Case we are discussing…
Veering away from our typical areas of law, this week we have opted to review a recent Criminal Law case.
In Cashel v R the court considered the follow question: How far do you have to go before you can be found guilty of manufacturing a drug?
The Criminal Court of Appeal has determined that, in order to be convicted of manufacturing a prohibited drug a person must have actually produced the drug.
The applicant was one of a group of people connected to an enterprise producing commercial quantities of methyl amphetamine.
The offender ultimately received a total sentence of nine years five months with non- parole period of six years and eight months. He appealed.
Initially he appealed only against the sentence on various bases, but ultimately he also appealed against his conviction in relation to the manufacture prohibited drug charge, with his Counsel arguing : “In short it was said that this Court would conclude that the facts showed that the applicant first, manufactured an “indictable” quantity of methylamphetamine, namely 12.7 grams; secondly, manufactured an indictable quantity of pseudoephedrine, namely 272 grams; and thirdly, knowingly took part in the manufacture of a commercial quantity of methylamphetamine; namely 332.7 grams. Nevertheless, he submitted, there was simply no evidentiary basis upon which one could say that the applicant actually manufactured a commercial quantity of methylamphetamine. It was on that basis that he submitted that the conviction for that offence should be quashed, and that a substituted verdict should be entered”.[Button J at 68].
The primary basis for that submission, therefore, was that whilst it was clear that they were on their way to making prohibited drugs, the evidence did not establish that it had actually been made.
The CCA acknowledged that it was contestable whether ‘manufacture’ as defined by s 6 of the Drug Misuse and Trafficking Act 1986 requires the drug actually to have been produced. However, ultimately it determined that the drug does have to have been actually produced in order to be guilty of the offence.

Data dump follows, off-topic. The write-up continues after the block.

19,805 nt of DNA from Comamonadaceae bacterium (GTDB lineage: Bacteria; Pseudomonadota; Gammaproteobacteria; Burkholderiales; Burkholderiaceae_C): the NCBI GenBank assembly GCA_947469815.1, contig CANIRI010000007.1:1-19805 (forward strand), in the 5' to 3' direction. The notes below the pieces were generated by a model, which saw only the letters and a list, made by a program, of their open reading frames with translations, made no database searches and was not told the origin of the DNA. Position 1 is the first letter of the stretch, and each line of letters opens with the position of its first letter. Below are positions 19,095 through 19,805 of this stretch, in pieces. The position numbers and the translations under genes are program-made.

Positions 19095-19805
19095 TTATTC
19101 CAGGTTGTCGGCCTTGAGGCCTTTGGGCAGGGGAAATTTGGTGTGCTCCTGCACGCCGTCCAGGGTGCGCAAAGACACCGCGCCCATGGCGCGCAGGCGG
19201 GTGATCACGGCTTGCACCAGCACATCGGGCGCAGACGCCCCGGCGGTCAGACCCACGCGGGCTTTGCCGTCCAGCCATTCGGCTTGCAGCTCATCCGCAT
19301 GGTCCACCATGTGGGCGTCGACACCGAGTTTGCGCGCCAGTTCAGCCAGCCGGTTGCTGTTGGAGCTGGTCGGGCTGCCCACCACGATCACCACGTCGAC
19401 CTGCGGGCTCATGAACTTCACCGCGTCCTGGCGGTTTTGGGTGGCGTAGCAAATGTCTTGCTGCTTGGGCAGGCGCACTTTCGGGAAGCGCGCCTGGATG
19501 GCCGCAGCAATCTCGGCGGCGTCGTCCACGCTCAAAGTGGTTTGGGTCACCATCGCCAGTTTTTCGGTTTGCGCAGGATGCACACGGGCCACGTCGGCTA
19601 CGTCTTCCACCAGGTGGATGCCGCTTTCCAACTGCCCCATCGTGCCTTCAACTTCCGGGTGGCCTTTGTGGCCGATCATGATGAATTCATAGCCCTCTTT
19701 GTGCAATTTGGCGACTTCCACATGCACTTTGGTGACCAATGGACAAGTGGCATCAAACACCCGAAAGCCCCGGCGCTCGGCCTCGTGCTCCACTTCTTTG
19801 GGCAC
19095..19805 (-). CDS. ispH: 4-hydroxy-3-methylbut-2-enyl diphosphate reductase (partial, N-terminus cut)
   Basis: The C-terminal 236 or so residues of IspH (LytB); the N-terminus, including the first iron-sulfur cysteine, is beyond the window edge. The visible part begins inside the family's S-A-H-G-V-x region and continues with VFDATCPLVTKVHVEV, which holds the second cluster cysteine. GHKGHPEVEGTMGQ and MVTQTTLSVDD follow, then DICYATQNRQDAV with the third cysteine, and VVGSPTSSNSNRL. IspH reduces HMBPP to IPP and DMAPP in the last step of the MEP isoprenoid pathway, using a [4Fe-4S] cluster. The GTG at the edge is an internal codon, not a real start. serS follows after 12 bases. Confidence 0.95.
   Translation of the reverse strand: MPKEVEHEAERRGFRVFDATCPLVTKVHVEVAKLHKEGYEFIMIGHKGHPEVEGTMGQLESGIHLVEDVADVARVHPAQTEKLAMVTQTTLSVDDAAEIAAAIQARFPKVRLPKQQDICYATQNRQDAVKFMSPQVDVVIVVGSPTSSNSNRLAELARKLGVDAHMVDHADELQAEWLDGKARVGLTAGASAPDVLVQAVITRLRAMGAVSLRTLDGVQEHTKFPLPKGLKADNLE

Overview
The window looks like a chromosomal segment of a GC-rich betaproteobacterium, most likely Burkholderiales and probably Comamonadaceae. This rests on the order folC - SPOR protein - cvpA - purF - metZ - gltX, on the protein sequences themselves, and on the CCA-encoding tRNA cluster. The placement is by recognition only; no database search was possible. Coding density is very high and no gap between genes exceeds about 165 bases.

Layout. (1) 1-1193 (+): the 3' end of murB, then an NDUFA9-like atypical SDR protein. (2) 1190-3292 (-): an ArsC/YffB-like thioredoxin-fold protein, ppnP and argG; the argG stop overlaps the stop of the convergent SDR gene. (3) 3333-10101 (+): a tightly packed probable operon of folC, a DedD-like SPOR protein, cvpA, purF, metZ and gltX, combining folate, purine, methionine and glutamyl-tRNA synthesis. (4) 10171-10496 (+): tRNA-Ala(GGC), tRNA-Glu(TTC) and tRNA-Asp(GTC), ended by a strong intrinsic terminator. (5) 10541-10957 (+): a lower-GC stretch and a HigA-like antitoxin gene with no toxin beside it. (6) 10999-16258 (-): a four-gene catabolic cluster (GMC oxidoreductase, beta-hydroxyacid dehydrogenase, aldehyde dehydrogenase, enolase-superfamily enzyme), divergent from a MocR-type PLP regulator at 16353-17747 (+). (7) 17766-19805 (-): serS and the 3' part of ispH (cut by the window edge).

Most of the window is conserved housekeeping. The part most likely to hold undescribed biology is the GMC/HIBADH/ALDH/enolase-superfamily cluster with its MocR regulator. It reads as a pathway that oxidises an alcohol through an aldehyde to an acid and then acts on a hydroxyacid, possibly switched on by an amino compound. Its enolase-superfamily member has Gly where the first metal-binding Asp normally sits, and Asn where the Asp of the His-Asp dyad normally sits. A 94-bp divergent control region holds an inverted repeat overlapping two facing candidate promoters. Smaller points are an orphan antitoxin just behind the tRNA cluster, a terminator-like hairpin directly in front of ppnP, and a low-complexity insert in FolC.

Button J set out eleven reasons in support of that conclusion, the most important was that both manufacturing, and taking part in the manufacture of a prohibited drug, are to be found within the same offence provision, and carry the same maximum penalty.
In conclusion, although the Applicant was successful in his appeal it didn’t mean much because he triumphed in having the charge changed but the same sentence was imposed.
Speech to inspire…
Failure is something the majority of us fear. We are afraid of facing who we are when we have failed and often this means that we limit our own growth by remaining in our comfort zones.
Remaining in our comfort zones, however then results in us feeling inadequate and bitter about the opportunities that we have rejected or not pursued. This cycle of fear means that we remain where we are for the majority of our lives and even though we work and function there is that niggling voice that often reminds us that we have sabotaged our own efforts and therefore are never truly fulfilled.